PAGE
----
They are inside the white building known as True Love Baptist Church on Pennsylvania Avenue, filled with cushioned pews, carpeted floors and vibrant vocals from the choir that percolates with the more than 100 people in attendance.

"It's such a blessing to know God loves us! He loves us so much that He overlooks our faults!" Ray shouts, mesmerized by his own words.

"And it's my job is to spread the word of God! Praise God!"

But Ray has gone a step further, according to community members.

"He's really living the ministry of helping the community," said Monique Sims, public health nutritionist with Solano County. "Churches don't often do that much but his church is open to the public. He does so much to improve health and he helps to solve problems that are present in the African American community."

The church opened its present location's double doors in 1998. Prior to that, True Love rented space at the Masonic Lodge on Travis Boulevard. Since then, the church, with a congregation of 600 members, has created a cluster of programs to help the needy in the area, including an after-school and lunch program, prison fellowship ministries, a juvenile hall program and the Angel Tree project for young children whose parent is in prison.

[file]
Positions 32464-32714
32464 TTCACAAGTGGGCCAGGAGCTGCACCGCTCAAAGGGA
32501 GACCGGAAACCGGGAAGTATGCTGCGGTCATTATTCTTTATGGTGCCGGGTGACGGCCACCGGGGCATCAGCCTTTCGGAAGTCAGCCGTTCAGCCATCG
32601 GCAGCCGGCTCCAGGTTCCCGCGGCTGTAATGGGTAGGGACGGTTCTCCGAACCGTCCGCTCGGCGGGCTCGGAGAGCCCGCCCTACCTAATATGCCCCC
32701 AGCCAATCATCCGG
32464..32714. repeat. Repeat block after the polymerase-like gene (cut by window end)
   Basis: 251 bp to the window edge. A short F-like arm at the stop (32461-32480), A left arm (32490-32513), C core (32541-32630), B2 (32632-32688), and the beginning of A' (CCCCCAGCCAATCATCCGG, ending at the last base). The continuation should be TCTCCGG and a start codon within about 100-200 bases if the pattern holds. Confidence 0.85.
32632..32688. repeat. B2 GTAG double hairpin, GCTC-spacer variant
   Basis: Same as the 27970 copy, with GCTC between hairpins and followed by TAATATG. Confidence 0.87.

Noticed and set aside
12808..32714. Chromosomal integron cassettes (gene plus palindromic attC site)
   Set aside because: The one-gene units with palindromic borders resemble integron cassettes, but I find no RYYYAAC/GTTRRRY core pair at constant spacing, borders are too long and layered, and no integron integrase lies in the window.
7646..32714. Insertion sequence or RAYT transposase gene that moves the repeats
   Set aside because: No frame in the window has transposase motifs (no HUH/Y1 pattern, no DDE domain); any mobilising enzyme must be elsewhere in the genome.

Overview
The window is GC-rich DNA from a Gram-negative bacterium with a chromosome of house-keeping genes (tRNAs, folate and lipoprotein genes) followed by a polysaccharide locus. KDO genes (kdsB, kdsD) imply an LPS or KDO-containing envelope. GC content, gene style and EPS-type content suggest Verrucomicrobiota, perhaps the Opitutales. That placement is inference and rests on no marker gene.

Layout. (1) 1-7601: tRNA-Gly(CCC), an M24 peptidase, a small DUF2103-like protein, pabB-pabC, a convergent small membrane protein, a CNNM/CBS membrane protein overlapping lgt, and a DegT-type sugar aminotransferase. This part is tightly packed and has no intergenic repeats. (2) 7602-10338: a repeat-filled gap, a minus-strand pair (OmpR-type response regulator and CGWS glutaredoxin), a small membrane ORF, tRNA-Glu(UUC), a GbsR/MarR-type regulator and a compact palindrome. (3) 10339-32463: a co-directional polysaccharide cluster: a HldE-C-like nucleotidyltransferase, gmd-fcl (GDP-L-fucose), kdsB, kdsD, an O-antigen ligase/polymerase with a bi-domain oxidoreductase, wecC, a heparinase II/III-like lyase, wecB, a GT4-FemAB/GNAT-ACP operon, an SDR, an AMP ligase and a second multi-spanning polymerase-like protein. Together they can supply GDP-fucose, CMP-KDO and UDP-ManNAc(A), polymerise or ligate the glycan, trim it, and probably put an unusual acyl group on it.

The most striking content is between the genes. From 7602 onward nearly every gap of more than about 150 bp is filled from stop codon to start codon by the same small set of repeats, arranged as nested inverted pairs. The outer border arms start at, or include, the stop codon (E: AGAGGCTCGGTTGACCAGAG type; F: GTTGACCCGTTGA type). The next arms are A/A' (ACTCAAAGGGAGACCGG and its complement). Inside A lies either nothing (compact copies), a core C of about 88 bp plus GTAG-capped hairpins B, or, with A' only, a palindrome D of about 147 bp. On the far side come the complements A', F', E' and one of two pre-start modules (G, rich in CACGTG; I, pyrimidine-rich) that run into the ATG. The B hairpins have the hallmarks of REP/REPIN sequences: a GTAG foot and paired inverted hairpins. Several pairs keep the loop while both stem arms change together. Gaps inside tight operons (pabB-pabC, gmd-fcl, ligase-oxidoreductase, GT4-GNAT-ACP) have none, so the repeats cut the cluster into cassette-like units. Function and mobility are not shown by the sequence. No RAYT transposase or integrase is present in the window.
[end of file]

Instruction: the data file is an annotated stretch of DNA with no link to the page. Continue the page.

"These programs that he instituted are not just for church members but for the community, all up and down Pennsylvania Avenue," said Jesse Branch, a deacon at True Love. "The church has never turned someone away."

According to Sims, Ray is an advocate for minorities in the community. The Reverend, who is also a physician's assistant, recently held a bone marrow drive to increase donor matches for blacks and implemented a yearly function to improve cardiovascular health in the black population.

To improve literacy in minorities, he created a weekly tutoring program at the church and supports black infant health through breastfeeding advocacy.

Ask Ray of the programs he helped to implement and he just smiles humbly.

"I'm just an average man. I'm not doing anything that a human being shouldn't do to help his fellow man," he said. "I don't see myself as special. What is done is God's will to do so."